Non conservation of the charge lifetime at high average current
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Non-conservation of the charge lifetime at high average current. R.Barday University Mainz, Germany. INFN Milano-LASA 4-6 October 2006. Many accelerator facilities use GaAs photocathodes to produce a) polarized electron beam: SLAC, CEBAF, MIT-Bates, ELSA, MAMI

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Non-conservation of the charge lifetime at high average current

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Non conservation of the charge lifetime at high average current

Non-conservation of the charge lifetime at high average current

R.Barday

University Mainz, Germany

INFN Milano-LASA

4-6 October 2006


Non conservation of the charge lifetime at high average current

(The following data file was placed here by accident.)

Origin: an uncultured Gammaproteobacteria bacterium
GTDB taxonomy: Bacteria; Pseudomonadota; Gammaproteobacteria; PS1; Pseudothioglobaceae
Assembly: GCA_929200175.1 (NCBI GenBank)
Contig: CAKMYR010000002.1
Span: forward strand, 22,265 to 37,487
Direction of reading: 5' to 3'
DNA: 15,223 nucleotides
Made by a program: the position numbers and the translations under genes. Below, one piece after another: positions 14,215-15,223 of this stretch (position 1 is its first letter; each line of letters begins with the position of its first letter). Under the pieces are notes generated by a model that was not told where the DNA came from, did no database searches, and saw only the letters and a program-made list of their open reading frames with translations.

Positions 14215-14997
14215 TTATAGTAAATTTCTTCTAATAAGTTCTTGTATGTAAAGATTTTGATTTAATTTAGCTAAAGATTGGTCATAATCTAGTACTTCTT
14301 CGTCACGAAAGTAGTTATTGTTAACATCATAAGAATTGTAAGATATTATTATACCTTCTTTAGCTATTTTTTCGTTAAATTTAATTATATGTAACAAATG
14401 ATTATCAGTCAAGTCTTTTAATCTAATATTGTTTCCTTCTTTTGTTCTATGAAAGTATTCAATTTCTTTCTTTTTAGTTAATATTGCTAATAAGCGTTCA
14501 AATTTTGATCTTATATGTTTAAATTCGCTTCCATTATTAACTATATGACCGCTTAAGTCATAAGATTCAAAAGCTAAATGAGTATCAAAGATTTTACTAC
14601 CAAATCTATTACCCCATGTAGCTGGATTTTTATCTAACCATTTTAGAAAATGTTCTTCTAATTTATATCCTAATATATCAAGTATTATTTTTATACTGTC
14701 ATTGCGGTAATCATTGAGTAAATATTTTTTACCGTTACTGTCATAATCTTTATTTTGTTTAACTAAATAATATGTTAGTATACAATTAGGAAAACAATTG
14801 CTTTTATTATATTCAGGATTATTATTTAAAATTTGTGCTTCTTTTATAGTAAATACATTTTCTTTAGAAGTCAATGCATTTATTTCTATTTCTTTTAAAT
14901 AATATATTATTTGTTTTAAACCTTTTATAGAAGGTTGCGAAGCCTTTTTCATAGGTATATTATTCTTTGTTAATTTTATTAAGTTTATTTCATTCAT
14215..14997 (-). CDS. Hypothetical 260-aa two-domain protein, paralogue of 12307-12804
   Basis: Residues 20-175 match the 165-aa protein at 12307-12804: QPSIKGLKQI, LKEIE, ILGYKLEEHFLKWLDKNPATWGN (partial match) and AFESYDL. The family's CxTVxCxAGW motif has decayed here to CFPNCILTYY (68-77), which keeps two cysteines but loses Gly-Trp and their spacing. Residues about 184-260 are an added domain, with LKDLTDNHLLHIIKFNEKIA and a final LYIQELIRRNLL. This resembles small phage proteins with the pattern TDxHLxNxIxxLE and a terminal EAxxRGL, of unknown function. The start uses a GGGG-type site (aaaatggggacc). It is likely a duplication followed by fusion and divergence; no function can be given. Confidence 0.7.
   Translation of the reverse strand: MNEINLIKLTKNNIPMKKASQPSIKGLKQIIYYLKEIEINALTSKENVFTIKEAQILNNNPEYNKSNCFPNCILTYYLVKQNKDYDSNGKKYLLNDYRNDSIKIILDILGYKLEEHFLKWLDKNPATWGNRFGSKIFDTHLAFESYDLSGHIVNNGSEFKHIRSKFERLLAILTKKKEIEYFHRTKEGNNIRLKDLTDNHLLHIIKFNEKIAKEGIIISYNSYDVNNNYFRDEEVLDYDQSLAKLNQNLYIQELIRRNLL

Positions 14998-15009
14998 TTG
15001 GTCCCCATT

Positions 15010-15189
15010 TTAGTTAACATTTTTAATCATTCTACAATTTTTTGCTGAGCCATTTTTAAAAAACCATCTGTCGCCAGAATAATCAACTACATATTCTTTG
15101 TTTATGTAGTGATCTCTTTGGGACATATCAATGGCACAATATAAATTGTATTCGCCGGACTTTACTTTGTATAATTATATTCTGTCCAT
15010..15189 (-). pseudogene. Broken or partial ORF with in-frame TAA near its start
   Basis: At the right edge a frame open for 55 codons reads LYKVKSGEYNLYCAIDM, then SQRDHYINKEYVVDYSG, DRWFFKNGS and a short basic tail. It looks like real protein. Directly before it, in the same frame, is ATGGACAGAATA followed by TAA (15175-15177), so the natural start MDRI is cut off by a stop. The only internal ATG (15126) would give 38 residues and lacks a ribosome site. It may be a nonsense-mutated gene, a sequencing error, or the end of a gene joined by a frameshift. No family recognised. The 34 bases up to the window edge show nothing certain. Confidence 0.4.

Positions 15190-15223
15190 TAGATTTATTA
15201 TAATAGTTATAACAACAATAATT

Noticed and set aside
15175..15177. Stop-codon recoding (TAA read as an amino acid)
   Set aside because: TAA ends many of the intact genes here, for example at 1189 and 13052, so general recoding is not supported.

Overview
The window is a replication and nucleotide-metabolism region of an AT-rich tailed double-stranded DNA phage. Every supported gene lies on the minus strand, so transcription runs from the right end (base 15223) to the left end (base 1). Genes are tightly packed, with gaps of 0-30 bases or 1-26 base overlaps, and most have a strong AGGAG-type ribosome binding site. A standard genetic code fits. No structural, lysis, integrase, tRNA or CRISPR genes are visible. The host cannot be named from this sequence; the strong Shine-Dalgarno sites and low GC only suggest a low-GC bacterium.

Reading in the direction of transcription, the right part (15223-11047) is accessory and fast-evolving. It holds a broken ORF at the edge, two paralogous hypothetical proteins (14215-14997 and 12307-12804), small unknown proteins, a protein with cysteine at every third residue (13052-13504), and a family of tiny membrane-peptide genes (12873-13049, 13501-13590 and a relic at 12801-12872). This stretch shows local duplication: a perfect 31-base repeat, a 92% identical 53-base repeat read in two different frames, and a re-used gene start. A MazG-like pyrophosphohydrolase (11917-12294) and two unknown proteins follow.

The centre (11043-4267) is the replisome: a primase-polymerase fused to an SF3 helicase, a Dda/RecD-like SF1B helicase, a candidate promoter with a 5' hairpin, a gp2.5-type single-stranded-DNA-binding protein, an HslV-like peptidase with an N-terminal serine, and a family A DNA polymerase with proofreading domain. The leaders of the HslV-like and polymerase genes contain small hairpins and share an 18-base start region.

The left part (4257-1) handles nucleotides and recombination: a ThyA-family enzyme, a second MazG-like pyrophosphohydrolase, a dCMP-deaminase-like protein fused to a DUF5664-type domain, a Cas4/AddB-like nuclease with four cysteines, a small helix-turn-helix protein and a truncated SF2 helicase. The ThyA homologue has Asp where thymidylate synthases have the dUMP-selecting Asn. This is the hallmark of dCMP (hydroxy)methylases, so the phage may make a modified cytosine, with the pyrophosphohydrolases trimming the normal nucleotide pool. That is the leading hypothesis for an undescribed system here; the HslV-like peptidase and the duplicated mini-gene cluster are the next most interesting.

Many accelerator facilities use GaAs photocathodes to produce

a) polarized electron beam:

SLAC, CEBAF, MIT-Bates, ELSA, MAMI

Iaver~100 mA, high polarization

b) unpolarized electron beam for Light Sources:

JLab FEL, Cornell ERL

Iaver~10 mA, no polarization

With new projects such as EIC or antiprotonpolarization, increase the demant of much higher average current of polarized electron beam.

Iaver~(10-100) mA


Photoemission from gaas

Photoemission from GaAs

1) Exciting of electrons from the VB to the CB with circularly polarized light

2) Lowering of the work function with Caesium and an oxidant (O2, NF3)

bare GaAs: emission is not possible

p-dopped GaAs+(Cs+O2): emission is possible

GaAs photocathode is activated by exposure of the monolayer of caesium and an oxidant to the clean semiconductor surface.


Non conservation of the charge lifetime at high average current

The lifetime of the GaAs photocathode is a major issue, because of high sensivity to the vacuum environment.

  • During operation at low average current we found out two lifetime limitations:

  • Chemical poisoning of the photocathode surface by residual gas. Oxidizing gas species as H2O, O2 and CO2 decrease QE drastically. H2, CH4 or CO do not affect the Cs/O activation layer.